Huawei Ascend P1 - Rising Dragon

Launch SRP: S$648

Overview, Design and Features


Huawei first announced the Ascend P1 along with its slimmer counterpart, the P1 S in January 2012. Our hands-on with the devices and impressive specs sheets left us feeling impressed. Despite being the youngest phone vendor in the market, Huawei is slowly but surely becoming a serious contender in the mobile space. Is the Ascend P1 what the Chinese company needs to take on the big guys? Well, this is what we intend to find out by the end of our analysis and review. Before we dive into greater details, here is a quick look of its specs: -


  Key highlights of the Huawei Ascend P1

  • Android 4.0.3 (Ice Cream Sandwich)
  • 4.3-inch Super AMOLED display / 960 x 540 pixels
  • TI OMAP 4460 dual-core 1.5GHz processor
  • 1GB RAM
  • 4GB internal memory (with microSD support up to 32GB)
  • 8-megapixel BSI rear-facing autofocus camera with 1080p video capture
  • 1.3-megapixel HD front facing camera 
  • 1670mAh battery
  • 130g
  • 129 x 64.8 x 7.69mm
  • Available now at S$648



Plastic is the dominant material in the construction of the Huawei Ascend P1, and that is both a blessing and a curse. On a positive note, it keeps the Ascend P1 lightweight at 130g compared to other 4.3-inch Android models such as the Sony Xperia S (144g). Handling wise, you will have no problem using it over extended periods of time.

The Huawei Ascend P1 is clad in a plastic shell which looks somewhat decent. However, you will have a hard time keeping fingerprints and smudges away from the glossy surface of the device.

As with phones with a mostly plastic build, we found that it makes the Ascend P1 look somwhat cheap although aesthetically, the Ascend P1 is one of the more stylish 'upper mid-range' Android smartphones around. However, the glossy plastic surface is a magnet for fingerprints and smudges, hence you will find yourself cleaning the phone quite often.

It is commendable that Huawei managed to streamline the Ascend P1 to a mere 7.69mm thin, which is just marginally thicker than the ultra sleek Motorola Razr (7.1mm), and edges out the HTC One S (7.8mm) and ASUS PadFone (9.2mm). Having said that, the Ascend P1 is extremely pocketable and should sit itself comfortably in your jeans' pocket.

You can't really tell the difference in thickness between the Huawei Ascend P1 (top) and the HTC One S (bottom).

The front face of the Ascend P1 is dominated by a 4.3-inch display, a screen size that is becoming the standard for Android smartphones entering the market these days. Below the display are three touch sensitive navigation buttons (Menu, Home, Back). Similar to HTC, Motorola and most Samsung devices, Huawei did not follow the on-screen-button system on the Galaxy Nexus and ASUS PadFone.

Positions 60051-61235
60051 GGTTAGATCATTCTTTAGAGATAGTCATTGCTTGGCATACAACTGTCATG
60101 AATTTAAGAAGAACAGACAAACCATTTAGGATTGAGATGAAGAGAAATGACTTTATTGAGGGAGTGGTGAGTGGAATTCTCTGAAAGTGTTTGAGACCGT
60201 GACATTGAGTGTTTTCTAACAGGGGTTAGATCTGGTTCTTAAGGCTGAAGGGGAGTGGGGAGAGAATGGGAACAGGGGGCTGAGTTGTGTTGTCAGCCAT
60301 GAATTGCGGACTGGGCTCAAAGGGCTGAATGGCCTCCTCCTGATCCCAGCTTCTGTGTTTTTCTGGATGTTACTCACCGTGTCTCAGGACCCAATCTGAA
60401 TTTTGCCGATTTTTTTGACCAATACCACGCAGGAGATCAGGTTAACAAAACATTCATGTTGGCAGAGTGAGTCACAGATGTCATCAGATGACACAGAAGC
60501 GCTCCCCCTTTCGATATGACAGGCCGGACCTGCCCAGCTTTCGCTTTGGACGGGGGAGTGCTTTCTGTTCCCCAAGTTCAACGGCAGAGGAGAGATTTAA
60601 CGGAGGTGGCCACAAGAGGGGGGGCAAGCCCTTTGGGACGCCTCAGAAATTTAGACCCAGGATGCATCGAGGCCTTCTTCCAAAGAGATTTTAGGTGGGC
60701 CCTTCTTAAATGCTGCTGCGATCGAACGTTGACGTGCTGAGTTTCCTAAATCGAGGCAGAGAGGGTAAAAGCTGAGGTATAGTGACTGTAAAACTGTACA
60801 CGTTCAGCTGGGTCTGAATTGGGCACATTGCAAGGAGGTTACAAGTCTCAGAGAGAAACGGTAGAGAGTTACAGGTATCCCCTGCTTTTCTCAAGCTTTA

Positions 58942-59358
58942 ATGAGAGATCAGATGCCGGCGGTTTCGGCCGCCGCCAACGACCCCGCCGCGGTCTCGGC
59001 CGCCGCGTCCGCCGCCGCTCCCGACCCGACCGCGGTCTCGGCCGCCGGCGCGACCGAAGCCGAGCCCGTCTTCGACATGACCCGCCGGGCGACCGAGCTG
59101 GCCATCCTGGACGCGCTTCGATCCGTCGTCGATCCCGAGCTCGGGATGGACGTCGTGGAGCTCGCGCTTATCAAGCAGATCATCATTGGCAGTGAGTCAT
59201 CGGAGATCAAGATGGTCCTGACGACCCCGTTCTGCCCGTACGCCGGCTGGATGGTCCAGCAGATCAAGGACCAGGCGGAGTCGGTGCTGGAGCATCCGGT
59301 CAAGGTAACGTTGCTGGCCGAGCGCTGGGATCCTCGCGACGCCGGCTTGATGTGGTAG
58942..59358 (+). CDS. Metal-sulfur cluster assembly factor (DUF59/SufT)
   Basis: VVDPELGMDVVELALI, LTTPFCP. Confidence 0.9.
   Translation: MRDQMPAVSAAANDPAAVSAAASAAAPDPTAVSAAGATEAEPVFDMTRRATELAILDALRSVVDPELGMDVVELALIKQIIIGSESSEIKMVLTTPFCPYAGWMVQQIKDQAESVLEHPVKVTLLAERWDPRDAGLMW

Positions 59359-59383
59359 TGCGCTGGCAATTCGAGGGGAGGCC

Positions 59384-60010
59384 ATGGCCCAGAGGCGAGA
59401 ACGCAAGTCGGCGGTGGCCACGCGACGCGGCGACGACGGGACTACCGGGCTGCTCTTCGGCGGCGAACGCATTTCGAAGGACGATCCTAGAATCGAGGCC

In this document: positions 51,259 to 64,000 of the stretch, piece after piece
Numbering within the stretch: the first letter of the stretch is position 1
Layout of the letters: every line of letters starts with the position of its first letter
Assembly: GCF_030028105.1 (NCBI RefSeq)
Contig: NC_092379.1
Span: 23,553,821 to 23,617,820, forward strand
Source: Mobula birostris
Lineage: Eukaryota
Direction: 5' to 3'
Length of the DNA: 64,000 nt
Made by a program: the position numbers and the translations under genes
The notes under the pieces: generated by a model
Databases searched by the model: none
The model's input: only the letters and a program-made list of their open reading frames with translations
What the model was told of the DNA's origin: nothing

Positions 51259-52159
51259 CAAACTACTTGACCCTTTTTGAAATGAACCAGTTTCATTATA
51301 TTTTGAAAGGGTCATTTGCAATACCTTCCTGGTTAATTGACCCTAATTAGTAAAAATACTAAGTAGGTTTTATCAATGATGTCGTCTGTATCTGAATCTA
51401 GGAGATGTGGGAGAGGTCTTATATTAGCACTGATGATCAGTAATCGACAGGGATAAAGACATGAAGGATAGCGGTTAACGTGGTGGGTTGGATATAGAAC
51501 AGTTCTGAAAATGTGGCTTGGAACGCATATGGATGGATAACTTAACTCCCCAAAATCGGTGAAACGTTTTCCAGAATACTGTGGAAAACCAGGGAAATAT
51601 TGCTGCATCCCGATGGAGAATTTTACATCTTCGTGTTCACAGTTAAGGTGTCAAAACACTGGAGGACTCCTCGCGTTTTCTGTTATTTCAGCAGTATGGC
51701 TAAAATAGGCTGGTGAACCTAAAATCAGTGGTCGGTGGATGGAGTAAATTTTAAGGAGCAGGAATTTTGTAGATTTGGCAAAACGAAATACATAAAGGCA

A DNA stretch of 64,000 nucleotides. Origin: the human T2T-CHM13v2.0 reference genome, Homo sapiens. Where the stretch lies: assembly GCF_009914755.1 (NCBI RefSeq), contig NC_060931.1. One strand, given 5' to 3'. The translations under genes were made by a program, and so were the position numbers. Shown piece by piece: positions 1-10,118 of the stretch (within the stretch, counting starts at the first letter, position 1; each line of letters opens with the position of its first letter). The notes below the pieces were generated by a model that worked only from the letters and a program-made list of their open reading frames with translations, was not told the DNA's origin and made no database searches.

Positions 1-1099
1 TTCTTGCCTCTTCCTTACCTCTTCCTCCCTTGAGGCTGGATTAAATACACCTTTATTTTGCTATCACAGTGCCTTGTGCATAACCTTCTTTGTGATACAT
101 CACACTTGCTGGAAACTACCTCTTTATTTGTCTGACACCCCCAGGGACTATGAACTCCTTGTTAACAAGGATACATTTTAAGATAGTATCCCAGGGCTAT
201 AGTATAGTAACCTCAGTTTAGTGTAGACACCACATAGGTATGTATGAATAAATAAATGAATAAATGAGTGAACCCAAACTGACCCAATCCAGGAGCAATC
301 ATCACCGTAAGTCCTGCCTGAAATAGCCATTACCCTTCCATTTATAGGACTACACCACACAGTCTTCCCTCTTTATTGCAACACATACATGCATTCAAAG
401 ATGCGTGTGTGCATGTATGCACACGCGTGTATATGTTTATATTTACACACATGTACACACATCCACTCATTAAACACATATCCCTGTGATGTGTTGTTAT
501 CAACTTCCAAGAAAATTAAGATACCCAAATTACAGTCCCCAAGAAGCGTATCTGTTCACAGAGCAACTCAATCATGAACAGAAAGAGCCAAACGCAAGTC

Huawei opts to retain the pre-Android 4.0 style of navigation by placing three touch sensitive buttons below the 4.3-inch Super AMOLED display.

On the Ascend P1, you will find the common connectivity ports and features such as the 3.5mm audio output jack, micro-USB port (for charging and transfer of files) and a microSD card slot. The Power / Sleep button is found on the right side of the device while the volume controls are housed on the left. Both buttons are made using metallic materials and slightly raised, hence making it very easy to reach them.



The Huawei Ascend P1 runs on Android 4.0.3 out of the box. Similar to the Samsung Galaxy Nexus and ASUS PadFone, it keeps its interface clean with an almost stock Android user interface (UI). This is unlike the deep customization seen on the HTC One X and Samsung Galaxy S III. However, Huawei throws in a 3D launcher for users who may want a more interesting UI.

 Left: The unlock screen allows you to swipe to any of the four shortcuts. You can customize which shortcut to show via Settings > Security > Shortcut Settings. <br> Right: The main home screen looks no different from that of the Samsung Galaxy Nexus and ASUS PadFone.

Tap the Menu button to change the user interface to 3D Home. The 3D launcher is more versatile as it offers you up to 7 home screen panels. You also have an overview of all the screen panels via a pinch gesture. Besides aesthetic differences, you will also see 3D effects when flipping between the screens. A point to note: Using 3D Home can be a tad sluggish at times.

Slide down from the top to reveal the notification tab. You will see a row of non-customizable toggles for Wi-Fi, Bluetooth, GPS, Data Switch and Auto-Rotate. There is an option to not display these toggles under Settings > Display > Notification settings. 

The Good
Solid overall performance
Excellent AMOLED Screen
Sleek design
The Bad
Glossy chassis